by Marsha Ward
Increasingly, software programs are being written specifically for novelists. Everyone has seen the ScriptPro ads on the back of Writer's Digest, and there are several more high-priced and powerful programs out there. They amount to several hundred megabytes in size, too.
I'm here to tell you about a novel writing software program so compact you can run it off a flashdrive. Even with its small size, it's quite powerful, and doesn't drown in the code required to run MSWord, with all it's formatting features.
It's called yWriter5, and the best thing is, it's FREE! Written by a programmer with 20 years experience, it's made with novelists in mind, because the designer/programmer is Australian novelist Simon Haynes. Simon has written a series of novels dealing with a space jock, so the site is http://spacejock.com. There is even a Google Group forum you can join to learn more about how to use the program and other tips. Even though the help menu is scanty, the program isn't difficult to figure out, and there is a PDF QuickStart Guide you can download and print.
Here's the blurb from the Spacejock Software website:
This free novel writing program has evolved over the years into a powerful piece of software, allowing you to break your book into chapters and scenes. Tracking progress is easy with the 'status' flags you can apply to each scene: outline, draft, 1st edit, 2nd edit or done.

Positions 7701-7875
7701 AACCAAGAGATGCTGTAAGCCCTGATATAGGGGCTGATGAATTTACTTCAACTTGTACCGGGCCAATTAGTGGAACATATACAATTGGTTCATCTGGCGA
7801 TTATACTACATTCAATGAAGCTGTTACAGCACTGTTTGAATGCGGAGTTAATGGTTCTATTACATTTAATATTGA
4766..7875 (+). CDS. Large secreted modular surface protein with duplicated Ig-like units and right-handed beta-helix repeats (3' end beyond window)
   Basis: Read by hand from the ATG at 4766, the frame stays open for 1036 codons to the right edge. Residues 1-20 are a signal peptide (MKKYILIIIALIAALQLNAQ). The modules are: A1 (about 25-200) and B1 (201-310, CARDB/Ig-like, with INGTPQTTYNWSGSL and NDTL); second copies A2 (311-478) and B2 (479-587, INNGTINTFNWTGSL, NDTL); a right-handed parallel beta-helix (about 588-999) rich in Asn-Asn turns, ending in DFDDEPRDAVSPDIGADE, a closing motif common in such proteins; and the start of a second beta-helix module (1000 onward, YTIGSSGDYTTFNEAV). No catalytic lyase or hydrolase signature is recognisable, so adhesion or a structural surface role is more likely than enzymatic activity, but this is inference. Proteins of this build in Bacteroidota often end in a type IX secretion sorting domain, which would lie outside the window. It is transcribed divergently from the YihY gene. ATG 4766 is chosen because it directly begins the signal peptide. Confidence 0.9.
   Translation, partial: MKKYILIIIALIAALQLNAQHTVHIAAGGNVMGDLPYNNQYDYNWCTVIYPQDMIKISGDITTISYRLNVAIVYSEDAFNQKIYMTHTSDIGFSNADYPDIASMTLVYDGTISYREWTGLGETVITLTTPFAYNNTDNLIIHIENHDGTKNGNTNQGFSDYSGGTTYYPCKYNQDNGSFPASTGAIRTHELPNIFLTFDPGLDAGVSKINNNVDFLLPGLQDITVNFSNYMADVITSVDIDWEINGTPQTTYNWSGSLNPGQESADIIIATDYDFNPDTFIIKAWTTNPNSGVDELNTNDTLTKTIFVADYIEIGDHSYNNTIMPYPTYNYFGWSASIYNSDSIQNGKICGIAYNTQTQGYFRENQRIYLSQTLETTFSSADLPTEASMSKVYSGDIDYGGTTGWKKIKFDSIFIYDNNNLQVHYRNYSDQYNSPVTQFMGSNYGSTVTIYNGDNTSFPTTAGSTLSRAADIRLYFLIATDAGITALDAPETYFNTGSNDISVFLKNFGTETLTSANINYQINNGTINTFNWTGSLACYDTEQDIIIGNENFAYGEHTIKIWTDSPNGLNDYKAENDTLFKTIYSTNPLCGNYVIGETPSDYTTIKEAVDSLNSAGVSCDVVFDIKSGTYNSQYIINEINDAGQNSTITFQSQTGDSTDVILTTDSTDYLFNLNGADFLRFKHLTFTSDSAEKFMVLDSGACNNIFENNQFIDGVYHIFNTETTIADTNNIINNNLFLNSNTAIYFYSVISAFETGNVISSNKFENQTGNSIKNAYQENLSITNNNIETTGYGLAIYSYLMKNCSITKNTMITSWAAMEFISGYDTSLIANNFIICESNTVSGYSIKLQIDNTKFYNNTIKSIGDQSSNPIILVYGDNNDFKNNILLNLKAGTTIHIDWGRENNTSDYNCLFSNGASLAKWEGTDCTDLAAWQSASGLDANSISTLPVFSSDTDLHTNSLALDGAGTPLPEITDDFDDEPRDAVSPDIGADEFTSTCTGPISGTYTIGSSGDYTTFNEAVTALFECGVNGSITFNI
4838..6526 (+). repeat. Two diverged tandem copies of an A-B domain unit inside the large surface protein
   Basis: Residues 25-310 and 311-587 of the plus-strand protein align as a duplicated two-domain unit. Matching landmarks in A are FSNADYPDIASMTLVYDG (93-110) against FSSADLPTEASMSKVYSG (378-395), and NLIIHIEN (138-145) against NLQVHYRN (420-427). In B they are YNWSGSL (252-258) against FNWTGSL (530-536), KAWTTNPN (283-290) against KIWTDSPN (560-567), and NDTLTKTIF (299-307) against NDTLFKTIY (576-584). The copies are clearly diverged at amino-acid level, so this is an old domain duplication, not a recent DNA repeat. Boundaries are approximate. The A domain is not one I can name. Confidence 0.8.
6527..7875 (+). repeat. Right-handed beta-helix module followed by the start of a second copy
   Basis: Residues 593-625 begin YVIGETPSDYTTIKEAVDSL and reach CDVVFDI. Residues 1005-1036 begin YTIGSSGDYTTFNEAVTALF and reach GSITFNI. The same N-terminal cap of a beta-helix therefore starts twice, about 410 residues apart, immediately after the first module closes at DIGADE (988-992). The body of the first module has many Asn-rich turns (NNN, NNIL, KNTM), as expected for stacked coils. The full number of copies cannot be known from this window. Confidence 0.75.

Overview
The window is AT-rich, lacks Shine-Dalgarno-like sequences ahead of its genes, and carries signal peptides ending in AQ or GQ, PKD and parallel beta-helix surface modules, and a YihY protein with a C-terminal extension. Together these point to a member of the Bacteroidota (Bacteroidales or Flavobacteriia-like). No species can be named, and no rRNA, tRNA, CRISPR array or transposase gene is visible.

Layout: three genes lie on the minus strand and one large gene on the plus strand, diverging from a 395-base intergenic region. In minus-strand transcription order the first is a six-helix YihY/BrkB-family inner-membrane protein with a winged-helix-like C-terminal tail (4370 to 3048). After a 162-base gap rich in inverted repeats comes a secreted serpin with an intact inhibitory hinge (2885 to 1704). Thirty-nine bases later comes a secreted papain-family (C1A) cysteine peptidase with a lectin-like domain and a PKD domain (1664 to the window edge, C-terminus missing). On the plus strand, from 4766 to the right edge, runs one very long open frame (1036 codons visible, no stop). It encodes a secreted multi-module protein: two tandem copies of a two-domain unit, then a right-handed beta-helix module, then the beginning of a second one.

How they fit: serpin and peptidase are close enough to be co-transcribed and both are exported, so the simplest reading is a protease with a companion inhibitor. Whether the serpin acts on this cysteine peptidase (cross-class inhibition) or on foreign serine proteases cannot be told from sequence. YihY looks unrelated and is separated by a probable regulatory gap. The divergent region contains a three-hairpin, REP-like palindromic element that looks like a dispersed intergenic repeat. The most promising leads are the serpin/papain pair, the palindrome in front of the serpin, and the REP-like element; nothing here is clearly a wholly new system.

Because losing work is the pits, this program will also create autobackups by date and time, as frequently as once a minute if desired. These can be browsed at will, making it easy to revert to an earlier version of your work. Includes a text editor, project overview, daily change log and much more. I've used this program to write three complete novels of 90,000+ words each. I would never have finished them without it.
yWriter5 opens with a New Project Wizard that helps you set up for writing a new novel. Already working on one? You can also import existing files into the program. Don't ask me how, as I haven't done it, but I'm assured that it does work.
Within each scene, you can keep track of characters, locations, and items used, in addition to such details as if the scene you are writing is action or reaction. You can set up project goals for the Outline (if you bother with one), Draft, 1st and 2nd Edits, and the Final Edit. There is even a Story Board that shows who is your POV character for each scene.
One thing I found odd at first, but learned to like is when you ask for a printout of scenes (with descriptions you added included as headers), your browser window pops up. Then it is up to you to choose your printing process. I found out this is one way Simon kept the code so small. You can also export scenes, chapters, or the entire project to RTF files for printing. I plan to export the entire project when I'm finished, then turn it into the necessary Word file for publication.
Although the initial writing input appears in single spaced format, I learned that if you're bugged by it, you can highlight your scene and hit CTRL+2 to force a double spaced output. I haven't tried that yet.
I really like this program for drafting and editing. Did I mention it has a voice reader? I can have my work read out loud (in an electronic voice, it's true) to check for flow.
Simon has also written several other free programs. Check them out!